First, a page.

(2) Immediately after that, the Philippine health secretary Francisco Duque said in a press conference that the dengue vaccination programme was halted and a review was ordered. He tells SciDev.Net in an interview that there are no plans to resume the mass vaccination programme. (3) The health department is also looking at 24 deaths possibly linked to the mass vaccination, adds Duque.

Political fallout

The media has kept the Dengvaxia issue in the headlines ever since Sanofi Pasteur made its announcement. Broadcast and social media have sensationalised the story, airing pictures of mothers crying over the deaths of children attributed to dengue.

The general public is especially critical of Sanofi Pasteur and former health officials, often voicing negative opinions about vaccination itself on various social media platforms.

The Philippine Senate, through its investigative and anti-corruption Blue Ribbon Committee, has conducted several hearings on the scandal, with no less than former Philippine President Benigno Aquino III among those who have testified and stand to face charges.

Lessons learned

What have we learned from this fiasco?

First, we are reminded again that haste makes waste. I confess to being gung-ho when I wrote about the launch of the vaccination programme in 2016. It seemed a bold and pioneering move, considering the number of cases in the Philippines.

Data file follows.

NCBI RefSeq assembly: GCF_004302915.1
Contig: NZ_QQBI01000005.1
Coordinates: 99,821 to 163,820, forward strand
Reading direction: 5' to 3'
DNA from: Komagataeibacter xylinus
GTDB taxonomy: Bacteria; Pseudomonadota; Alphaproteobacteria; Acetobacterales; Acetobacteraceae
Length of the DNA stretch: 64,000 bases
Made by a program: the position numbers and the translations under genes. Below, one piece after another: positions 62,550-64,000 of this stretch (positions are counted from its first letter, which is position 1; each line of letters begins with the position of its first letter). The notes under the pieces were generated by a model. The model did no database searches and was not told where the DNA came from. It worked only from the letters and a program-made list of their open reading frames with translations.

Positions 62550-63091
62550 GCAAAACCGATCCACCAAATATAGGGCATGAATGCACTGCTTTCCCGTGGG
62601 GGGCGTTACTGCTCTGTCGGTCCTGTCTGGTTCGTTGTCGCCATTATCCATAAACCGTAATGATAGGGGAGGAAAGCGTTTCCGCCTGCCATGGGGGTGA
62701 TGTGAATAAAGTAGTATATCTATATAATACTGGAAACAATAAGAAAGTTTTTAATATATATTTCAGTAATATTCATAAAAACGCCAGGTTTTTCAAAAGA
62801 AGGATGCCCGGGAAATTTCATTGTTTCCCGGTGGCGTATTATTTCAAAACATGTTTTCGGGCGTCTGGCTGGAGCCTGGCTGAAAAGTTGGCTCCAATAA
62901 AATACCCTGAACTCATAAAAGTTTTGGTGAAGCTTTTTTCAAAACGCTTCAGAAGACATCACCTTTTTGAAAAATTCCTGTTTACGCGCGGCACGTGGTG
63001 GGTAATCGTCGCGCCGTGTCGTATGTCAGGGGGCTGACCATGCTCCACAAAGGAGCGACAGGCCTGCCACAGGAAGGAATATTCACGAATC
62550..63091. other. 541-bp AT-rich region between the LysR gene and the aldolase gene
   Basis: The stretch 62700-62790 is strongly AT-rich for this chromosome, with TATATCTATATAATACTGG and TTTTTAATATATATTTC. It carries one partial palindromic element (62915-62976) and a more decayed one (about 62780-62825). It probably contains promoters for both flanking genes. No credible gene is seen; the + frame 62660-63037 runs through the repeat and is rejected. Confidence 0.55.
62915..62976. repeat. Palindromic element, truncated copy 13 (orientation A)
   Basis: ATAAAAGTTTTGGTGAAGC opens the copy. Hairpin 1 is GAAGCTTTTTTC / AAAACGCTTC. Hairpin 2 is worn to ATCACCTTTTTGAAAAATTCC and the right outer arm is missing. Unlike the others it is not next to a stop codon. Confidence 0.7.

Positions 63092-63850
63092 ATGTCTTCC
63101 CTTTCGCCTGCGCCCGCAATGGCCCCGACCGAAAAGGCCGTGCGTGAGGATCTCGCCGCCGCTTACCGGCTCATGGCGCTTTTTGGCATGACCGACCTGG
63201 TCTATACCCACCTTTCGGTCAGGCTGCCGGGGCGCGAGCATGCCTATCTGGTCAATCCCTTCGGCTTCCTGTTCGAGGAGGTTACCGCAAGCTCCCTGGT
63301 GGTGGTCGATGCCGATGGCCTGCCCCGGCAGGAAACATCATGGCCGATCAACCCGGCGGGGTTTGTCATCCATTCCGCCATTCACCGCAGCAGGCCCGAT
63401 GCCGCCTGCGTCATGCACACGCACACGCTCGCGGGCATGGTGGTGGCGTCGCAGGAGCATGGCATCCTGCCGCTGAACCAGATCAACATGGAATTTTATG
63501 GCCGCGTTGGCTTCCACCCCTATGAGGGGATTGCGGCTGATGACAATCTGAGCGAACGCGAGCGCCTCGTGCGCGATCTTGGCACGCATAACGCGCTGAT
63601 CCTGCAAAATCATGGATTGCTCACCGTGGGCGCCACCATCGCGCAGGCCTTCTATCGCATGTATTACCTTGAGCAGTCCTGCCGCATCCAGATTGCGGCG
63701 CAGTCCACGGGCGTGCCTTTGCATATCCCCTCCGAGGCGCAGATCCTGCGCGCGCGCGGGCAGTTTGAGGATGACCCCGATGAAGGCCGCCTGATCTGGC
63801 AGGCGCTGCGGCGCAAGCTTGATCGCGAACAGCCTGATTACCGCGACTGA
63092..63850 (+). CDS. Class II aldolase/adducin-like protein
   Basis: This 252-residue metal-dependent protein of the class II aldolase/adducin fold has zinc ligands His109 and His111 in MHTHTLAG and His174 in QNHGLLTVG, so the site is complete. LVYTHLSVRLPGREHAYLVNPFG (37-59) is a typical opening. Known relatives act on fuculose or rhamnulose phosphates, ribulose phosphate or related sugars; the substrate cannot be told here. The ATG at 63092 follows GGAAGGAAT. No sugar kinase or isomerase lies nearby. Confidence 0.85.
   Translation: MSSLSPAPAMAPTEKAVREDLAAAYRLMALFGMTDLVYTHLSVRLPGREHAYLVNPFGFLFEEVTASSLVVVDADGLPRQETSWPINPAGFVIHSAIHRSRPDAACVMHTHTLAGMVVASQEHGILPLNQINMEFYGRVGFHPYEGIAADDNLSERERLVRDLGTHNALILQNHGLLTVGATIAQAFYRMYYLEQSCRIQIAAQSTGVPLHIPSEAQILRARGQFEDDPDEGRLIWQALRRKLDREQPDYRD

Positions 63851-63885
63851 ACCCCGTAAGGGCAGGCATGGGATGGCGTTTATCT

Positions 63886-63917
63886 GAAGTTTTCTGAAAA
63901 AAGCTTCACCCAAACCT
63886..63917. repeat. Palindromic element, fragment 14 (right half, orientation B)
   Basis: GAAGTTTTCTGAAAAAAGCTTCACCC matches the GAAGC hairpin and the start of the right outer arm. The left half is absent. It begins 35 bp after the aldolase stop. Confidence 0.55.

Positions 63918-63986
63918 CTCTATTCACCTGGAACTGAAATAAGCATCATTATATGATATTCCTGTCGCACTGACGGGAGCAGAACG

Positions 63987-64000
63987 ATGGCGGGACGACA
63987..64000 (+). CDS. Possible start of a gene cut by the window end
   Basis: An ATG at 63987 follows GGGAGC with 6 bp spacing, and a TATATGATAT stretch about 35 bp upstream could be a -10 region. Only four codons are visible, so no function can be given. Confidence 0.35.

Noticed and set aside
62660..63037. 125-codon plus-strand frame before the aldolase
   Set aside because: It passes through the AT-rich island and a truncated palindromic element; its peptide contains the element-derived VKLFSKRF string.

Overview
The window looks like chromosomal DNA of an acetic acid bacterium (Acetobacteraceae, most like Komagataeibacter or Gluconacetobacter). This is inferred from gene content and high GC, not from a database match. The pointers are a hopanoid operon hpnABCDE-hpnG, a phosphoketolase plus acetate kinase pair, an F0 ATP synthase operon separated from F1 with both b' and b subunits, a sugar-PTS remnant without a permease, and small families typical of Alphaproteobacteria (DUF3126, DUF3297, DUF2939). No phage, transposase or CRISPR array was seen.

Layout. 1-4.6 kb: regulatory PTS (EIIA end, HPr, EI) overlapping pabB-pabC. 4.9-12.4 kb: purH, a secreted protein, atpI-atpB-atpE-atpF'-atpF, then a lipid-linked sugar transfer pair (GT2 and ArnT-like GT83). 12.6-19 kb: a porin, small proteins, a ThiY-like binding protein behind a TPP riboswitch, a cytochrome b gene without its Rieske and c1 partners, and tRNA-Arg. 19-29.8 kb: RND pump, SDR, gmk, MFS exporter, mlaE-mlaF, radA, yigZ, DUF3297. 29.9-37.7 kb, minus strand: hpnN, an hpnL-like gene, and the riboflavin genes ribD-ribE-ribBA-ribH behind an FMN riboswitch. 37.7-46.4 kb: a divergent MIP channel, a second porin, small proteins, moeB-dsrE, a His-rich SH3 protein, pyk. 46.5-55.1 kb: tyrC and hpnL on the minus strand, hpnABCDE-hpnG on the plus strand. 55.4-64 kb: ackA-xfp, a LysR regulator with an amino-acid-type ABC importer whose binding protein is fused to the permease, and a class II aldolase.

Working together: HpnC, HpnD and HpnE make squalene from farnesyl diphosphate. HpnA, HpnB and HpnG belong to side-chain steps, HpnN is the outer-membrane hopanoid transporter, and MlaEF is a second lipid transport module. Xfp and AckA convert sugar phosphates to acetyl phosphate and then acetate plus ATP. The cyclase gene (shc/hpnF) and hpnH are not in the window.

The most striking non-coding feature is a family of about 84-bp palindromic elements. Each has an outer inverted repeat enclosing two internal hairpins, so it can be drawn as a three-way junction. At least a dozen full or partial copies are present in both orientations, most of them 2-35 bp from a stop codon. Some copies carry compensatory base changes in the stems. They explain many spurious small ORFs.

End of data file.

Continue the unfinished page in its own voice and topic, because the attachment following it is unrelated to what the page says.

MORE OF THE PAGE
The Philippine government could have been more conservative in adopting the new vaccine, especially in this case, since it involves children. And why start on such a massive scale? Testing the vaccine on a smaller sample size as an extension of the clinical trials while Sanofi Pasteur completed its own tests would have been ideal.

The public is now wary of other health programs. The scepticism could extend to scientists who will be talking of new technologies that could affect health like gene foods. Today (January 31) a group of leading Filipino physicians and scientists published a statement in leading newspapers expressing concern on the misinformation generated by the Dengvaxia controversy that “has eroded public confidence in the country’s vaccination programs and other public healthcare endeavours”.

“If this trend continues then we may find ourselves faced with outbreaks of debilitating and life-threatening diseases that we have already been able to control through our vaccination programs”, the statement emphasised.

Indeed, the Philippines has the distinction of being the first country in the world to introduce Dengvaxia in a mass vaccination programme — but it is now paying the price for this. It is inescapable that Filipino children had been made into guinea pigs in the development of a new dengue vaccine, with the scientific and health community’s reputation taking a hit as well.

Crispin Maslog, a former journalist with Agence France-Presse, is an environmental activist and former science professor at Silliman University and University of the Philippines Los Baños. He is a founding member and now Chair of the Board of the Asian Media Information and Communication Centre.
This piece was produced by SciDev.Net’s Asia & Pacific desk.


1. Asia-Pacific Analysis: Philippines’ bet on dengue vaccine, SciDev.Net, May 9, 2016
2. Asia-Pacific Analysis: Philippines stops risky dengue shots from Sanofi, SciDev.Net, December 12, 2017
3. Secretary Francisco Duque, Interview with SciDev.Net, 27 January 2018.